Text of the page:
Reflections on 2017 - Implications of Building A Lifestyle Business
Sunrise over San Francisco Bay. Photo Credit ftchris on Flickr
A lot happened in 2017.
I started the year working at ZURB, focused on leading Foundation, and was excited to plan out the future of Foundation with a 7.0 release. My lead at ZURB, Bryan, spent a ton of energy helping me learn, grow, and work through the places where I was stuck. I found myself wrapping my head more and more around the ways in which product planning, design, development, and marketing all work together to advance ideas and create breakthrough products.
Then things hit the rocks - ZURB ran into cash trouble, and in July they laid off about a 3rd of the company, including me. I was thrown into a tailspin - should I look for another job? Should I return to freelance development? Should I indulge my entrepreneurial itch and try founding another startup?
I'd sworn off founding tech startups after an epicly challenging time in 2013 - in the course of 1 year my co-founder and I pivoted a failing business into a new one, went through the Mucker Labs accelerator program, and my first son was born. I spent months commuting from San Diego to LA for the accelerator, pouring my energy into a new business, and trying to come to grips with what it meant to be a parent, all at the same time.
Yet still, the entrepreneurial itch continues... nothing fascinates me quite as much as trying to figure out how to put a new business together. Learning a new market, wrapping my head around the problems and constraints, and exploring what sorts of products and services might make sense.
After taking a month to think about it, talking to dozens of friends and learning about tons of interesting companies, I decided to give it a go, this time on my terms. This time around, I'm not going to sacrifice my life, family and friends for business, I'm going to make my business decisions around what make sense for my life. While the tech startup crowd often sneers at a "lifestyle" business, that is exactly what I want for this time of my life.
This has a number of implications, some of which I knew up front and others which I'm discovering as I go.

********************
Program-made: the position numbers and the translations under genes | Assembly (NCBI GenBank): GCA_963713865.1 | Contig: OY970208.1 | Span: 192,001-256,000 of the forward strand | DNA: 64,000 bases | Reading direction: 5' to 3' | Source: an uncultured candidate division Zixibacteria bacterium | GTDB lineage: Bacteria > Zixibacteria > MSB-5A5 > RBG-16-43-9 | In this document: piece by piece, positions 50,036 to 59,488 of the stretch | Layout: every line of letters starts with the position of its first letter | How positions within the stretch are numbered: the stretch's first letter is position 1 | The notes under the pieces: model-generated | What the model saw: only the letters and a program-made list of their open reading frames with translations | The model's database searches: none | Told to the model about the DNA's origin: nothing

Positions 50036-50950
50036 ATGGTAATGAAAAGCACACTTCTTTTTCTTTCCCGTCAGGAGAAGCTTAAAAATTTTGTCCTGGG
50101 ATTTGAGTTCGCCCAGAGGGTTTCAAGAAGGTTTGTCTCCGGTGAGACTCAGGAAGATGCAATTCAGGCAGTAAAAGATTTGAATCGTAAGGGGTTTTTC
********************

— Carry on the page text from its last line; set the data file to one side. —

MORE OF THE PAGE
Implication #1: Start With Cash Flow Via Consulting.
Organizing my business around what makes sense for my life means that first and foremost, I can't go months or years without generating significant cashflow. Unlike the last time I started a business, I'm coming into this with significant fixed expenses, and while I have the savings to not be desparate from a few weeks without income, I also needed to generate significant cashflow in fairly short order.
This has meant working my network quickly to build up some consulting revenue, and focusing the majority of my time at the beginning of my business on consulting work. While I intend to create products, and in fact have some very specific products in mind, I have put almost no time into their development as I focus first and foremost on building up a cash reserve.
Implication #2: Gradually Increase Time Leverage
In order to grow my business while working it around my life, I need to create time leverage - the ability to generate more revenue in less time. This is one of the key perks of a successful product business - your revenue becomes a highly leveraged multiple of the time you put in, or ideally completely decoupled from time invested.
I need to get to this place of time leverage, but without the long period of minimal cash flow often associated with new product businesses.
When I've previously worked as a freelance developer, I've done so on an hourly basis. Having an engineering background and knowing many people in the industry, this approach is easy to sell. Most technical hiring managers have in mind a rough cost for engineering time, and with my experience I can price myself between the middle and top of that range with minimal pushback.
A glaring problemw ith this approach is that it has almost no time leverage. If I want to develop products, I need to free up time in order to do so. But under an hourly consulting model, any time I free up is lost revenue.
The solution came to me in the form of a book by Jonathan Stark, Hourly Billing is Nuts. Jonathan highlights the many ways in which hourly billing models create misaligned incentives and prevent you from scaling your business, and begins to educate on a way out via project and value based billing.
While I am still new to this approach, it is forming the key of how I create time leverage for myself in the early stages of my business. By billing by project and taking on more project management, I can create more value and charge higher prices, while simultaneously spending less time by subcontracting out portions of the project. I'm able to leverage my expertise, not just my time.
Implication #3: Leverage My Existing Brand